From this point we drove down into Potosi, which has always been an important centre for mining in Bolivia. Here we were lucky. Returning to our car, we found standing beside it, the director of the United Nations base where we were to stay. So there would be no more searching for the right road.

The only difficulty was in keeping up with him. He drove a small Citroen at vast (and often dangerous) speed, but had the excuse of wishing to get home before dark since he had no lights! Unfortunately this proved impossible, and for the last hour we drove on one set - ours.

The road was much smoother and wider (or this manoeuvre would have been impossible), but was covered in soft gravel and permanently hung about with a five-foot cloud of dust.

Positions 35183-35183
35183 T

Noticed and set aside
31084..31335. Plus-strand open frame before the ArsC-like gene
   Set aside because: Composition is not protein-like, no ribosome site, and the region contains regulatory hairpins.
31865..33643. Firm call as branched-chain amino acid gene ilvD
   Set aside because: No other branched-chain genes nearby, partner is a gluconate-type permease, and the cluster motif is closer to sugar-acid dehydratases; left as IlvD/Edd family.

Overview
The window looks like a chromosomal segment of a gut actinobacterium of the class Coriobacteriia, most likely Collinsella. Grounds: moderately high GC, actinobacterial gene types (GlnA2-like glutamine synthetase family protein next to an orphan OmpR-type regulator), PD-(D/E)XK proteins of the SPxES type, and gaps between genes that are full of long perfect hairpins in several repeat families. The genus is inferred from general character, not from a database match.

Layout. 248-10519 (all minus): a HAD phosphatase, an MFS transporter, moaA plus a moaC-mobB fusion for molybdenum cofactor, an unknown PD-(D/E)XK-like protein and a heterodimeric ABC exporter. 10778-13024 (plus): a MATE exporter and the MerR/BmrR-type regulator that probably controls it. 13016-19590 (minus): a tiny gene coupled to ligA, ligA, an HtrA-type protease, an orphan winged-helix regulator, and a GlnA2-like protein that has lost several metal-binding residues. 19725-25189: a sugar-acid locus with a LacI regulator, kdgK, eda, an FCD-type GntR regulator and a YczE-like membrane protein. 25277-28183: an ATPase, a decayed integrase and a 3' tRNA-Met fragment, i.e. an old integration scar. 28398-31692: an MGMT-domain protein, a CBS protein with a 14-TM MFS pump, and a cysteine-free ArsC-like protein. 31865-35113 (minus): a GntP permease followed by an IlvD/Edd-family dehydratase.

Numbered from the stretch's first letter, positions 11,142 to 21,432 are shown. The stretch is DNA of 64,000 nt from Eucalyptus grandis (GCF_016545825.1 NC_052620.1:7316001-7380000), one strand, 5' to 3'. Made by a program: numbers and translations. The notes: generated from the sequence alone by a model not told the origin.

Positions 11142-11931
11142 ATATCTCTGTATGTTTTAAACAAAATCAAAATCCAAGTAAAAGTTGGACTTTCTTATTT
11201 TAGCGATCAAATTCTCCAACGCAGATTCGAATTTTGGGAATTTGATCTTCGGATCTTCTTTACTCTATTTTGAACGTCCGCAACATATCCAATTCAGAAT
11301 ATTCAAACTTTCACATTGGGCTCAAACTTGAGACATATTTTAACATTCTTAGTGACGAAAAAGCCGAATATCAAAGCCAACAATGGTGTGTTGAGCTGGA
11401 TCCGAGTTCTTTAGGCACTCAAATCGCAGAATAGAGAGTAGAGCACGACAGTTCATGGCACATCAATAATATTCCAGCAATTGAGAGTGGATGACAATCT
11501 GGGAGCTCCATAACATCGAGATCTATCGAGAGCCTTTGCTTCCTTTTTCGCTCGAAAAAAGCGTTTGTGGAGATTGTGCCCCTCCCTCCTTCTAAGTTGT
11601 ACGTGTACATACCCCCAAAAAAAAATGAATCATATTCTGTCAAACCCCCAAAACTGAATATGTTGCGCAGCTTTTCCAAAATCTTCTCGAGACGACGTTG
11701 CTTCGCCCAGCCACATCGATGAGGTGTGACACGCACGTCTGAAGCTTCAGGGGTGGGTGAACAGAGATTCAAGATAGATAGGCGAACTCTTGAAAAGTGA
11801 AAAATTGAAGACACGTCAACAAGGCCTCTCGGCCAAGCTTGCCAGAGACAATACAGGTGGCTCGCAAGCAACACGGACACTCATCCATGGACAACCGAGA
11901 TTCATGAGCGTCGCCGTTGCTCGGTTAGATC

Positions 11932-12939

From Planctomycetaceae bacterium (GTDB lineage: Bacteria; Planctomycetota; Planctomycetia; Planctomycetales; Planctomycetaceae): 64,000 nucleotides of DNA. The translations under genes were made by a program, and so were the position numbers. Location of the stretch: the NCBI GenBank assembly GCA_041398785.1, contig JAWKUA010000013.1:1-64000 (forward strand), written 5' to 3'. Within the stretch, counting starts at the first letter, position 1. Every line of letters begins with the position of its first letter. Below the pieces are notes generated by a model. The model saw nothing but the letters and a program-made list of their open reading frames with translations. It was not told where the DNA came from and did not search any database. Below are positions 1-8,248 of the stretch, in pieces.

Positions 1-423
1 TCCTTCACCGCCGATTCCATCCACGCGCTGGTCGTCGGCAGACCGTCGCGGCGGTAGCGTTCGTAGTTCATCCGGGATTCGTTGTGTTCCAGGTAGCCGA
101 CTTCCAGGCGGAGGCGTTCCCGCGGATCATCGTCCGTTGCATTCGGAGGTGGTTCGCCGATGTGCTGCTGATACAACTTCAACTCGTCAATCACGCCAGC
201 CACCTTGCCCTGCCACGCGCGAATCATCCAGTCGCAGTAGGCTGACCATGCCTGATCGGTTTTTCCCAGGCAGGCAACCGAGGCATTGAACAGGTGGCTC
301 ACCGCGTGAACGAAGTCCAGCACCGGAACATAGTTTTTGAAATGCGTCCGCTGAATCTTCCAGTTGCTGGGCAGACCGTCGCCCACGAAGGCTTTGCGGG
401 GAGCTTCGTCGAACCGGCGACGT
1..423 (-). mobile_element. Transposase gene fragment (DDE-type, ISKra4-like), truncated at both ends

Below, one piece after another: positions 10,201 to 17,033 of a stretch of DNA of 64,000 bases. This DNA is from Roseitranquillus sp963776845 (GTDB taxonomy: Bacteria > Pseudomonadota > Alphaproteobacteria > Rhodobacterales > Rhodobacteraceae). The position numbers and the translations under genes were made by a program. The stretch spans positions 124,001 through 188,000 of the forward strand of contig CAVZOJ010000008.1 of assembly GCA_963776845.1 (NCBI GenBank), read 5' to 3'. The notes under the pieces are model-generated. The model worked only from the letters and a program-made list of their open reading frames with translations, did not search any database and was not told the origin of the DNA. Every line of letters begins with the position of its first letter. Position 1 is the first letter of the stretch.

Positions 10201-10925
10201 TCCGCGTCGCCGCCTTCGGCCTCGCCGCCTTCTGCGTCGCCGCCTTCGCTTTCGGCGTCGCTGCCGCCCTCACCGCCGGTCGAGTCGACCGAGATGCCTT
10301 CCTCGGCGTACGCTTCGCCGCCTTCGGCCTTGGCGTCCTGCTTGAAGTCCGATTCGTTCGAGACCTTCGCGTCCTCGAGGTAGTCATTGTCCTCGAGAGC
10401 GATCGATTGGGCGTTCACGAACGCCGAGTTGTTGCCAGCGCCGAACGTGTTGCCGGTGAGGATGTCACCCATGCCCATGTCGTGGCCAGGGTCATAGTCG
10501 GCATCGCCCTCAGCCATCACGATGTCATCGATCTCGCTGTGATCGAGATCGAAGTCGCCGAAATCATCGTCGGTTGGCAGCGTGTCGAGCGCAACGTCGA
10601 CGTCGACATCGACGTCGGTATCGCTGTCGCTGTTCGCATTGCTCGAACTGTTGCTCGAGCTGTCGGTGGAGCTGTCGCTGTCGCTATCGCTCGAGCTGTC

Riding in our Gipsy six yards behind and slightly to one side, in order to throw our headlights past his little car, we became the blind ones. At speed up to to 30 miles an hour with the atmosphere yellow and fog-like, and with the necessity of maintaining equal speed with a car of much lower power, this was an interesting exercise in driving - but not one to be recommended at the end of a tiring day.

Dust got absolutely everywhere. I suppose it was no worse than the Middle East, but it was certainly no better. We arrived at our destination with the old familiar feeling of needing lots of water quickly; only to be met with the old familiar answer "The pump's out of action."